DEAR ABBY: My husband has a close friend about his age (late 30s) who has a lot going for him. He's smart, college-educated, has a lovely wife (also college-educated), is very well-mannered and has a great personality.
So what's the problem? You won't believe this - but the man does not know how to hold a dinner fork correctly! He "makes a fist" and holds the fork in this fist - like a 3-year-old child. His wife holds her fork correctly. Why she hasn't corrected her husband, I'll never know!If you use this in your column, I will clip it and mail it to him anonymously. I haven't the heart - or courage - to tell him face to face, but a man who is going up the corporate ladder, as he is, should know how to hold a dinner fork. - FRIEND IN SAN FRANCISCO
DEAR FRIEND: I doubt if the way a man holds his dinner fork will impede his ascension up the corporate ladder. Nor would it disqualify him from memberships in the ultra-exclusive Bohemian Club, or Mensa, an international organization for people with IQs in the top 2 percent of the general population. But here's your letter for clipping and mailing.
DEAR ABBY: I have been married for eight years. My husband is a very good man. He is 38 years old; I am 30. We both knew at the time of our marraige that I was unable to have children. Now that I have turned 30, my desire for a family is very strong and I would like to look into adoption. I have spoken to my husband about this numerous times, and he does not want to adopt. He was married once before and has two children from that marriage. (They are now 18 and 20.) He says we can't afford children, which is not true.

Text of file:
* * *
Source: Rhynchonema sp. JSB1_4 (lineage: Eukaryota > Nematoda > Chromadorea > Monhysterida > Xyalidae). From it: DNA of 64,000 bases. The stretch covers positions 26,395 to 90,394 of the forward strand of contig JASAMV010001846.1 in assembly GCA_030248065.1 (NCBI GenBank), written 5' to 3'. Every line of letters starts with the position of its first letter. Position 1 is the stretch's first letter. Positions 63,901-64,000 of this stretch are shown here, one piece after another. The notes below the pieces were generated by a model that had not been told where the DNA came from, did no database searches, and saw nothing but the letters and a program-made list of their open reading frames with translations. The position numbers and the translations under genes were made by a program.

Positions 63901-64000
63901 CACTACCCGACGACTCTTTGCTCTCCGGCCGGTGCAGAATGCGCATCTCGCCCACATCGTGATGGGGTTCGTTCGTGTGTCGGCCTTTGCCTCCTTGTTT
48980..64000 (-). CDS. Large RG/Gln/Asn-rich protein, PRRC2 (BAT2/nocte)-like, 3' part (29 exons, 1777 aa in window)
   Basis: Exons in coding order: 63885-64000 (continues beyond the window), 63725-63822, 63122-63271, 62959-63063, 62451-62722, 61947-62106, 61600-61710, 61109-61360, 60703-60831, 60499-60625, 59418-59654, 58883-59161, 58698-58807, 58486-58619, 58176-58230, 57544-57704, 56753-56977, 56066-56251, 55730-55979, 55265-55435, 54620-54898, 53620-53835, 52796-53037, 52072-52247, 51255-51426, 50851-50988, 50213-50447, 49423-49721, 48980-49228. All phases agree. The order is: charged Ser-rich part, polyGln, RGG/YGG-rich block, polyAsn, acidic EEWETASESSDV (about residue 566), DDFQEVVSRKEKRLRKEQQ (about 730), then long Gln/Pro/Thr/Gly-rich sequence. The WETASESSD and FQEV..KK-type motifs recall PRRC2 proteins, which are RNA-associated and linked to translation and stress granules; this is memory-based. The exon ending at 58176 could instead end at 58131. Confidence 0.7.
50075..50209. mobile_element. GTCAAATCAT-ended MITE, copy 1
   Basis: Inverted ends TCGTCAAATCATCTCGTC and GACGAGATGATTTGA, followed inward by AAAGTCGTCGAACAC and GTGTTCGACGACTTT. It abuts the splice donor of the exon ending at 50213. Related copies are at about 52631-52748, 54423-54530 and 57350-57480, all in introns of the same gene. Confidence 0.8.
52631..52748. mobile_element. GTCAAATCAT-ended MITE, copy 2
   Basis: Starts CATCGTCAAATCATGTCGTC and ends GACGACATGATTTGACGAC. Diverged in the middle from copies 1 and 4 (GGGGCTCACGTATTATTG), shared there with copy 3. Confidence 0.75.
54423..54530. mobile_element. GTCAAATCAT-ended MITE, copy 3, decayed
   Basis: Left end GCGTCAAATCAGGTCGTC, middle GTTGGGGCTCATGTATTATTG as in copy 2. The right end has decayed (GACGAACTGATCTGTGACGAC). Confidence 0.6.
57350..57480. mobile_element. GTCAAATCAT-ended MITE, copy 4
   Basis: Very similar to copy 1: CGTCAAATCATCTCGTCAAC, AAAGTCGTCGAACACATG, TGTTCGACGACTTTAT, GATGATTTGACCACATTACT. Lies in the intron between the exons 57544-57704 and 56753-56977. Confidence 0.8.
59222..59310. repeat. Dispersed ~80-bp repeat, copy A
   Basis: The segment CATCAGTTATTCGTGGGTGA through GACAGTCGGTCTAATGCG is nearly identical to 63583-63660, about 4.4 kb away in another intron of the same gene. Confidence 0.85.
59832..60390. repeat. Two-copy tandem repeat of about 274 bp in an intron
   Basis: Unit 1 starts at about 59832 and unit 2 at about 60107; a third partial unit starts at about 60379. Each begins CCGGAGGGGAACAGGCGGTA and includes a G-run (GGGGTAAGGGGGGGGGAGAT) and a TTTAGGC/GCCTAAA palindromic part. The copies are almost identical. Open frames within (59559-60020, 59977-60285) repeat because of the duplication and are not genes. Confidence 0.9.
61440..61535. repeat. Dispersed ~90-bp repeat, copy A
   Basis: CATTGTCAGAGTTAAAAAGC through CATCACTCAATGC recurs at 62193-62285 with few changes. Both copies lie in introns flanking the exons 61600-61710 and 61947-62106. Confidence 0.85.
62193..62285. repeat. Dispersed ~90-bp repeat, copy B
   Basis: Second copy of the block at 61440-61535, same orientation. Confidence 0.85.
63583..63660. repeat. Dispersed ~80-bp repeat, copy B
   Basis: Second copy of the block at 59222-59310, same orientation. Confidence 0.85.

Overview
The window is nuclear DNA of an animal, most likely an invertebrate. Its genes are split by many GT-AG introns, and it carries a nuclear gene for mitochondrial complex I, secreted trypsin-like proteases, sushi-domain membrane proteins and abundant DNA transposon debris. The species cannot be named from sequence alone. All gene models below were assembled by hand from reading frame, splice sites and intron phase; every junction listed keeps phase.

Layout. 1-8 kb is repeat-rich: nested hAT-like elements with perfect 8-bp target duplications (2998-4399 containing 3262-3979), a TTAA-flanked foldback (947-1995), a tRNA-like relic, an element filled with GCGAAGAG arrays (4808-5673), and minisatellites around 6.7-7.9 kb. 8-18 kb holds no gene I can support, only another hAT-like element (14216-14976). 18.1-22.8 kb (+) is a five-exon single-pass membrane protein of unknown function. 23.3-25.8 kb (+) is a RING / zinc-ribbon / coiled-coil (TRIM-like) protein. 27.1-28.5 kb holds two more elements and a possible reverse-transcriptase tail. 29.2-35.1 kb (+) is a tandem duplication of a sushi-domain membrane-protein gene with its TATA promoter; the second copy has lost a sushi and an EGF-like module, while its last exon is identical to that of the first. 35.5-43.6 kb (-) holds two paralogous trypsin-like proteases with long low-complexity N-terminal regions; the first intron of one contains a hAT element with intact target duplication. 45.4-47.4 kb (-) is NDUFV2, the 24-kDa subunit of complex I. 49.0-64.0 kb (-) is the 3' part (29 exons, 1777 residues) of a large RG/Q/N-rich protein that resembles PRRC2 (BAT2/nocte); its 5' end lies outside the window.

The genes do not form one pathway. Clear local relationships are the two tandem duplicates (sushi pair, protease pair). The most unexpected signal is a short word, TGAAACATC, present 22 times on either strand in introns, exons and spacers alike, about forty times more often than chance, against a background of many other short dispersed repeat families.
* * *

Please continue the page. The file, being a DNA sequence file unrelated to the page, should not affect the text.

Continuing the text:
Abby, I am considering divorce so I can begin looking for someone who wants the same things I do. I don't know what else to do. I really want to work things out, but I don't want to push him into something he doesn't want.
I need help. What should I do? - BABIES OR BUST
DEAR BABIES OR BUST: Your chances for "busting" are better than your chances for adopting a child with this man. You knew when you married him that he did not want children. See a marriage counselor to make sure it's children you really want and not a happier marriage.
DEAR ABBY: I received the enclosed message along with a wedding invitation. It did not set well with me, and I would like your thoughts on this matter:
"As we join our households together, our gift needs are few. If you wish to give us a wedding present, please consider a monetary gift that we can use for our wedding and honeymoon. Thank you! John and Mary" (Not their real names.) - ANONYMOUS
DEAR ANONYMOUS: If you had asked "John and Mary" what they wanted for their wedding gift, the above message would have been appropriate, but a blatant request for money is in very poor taste.
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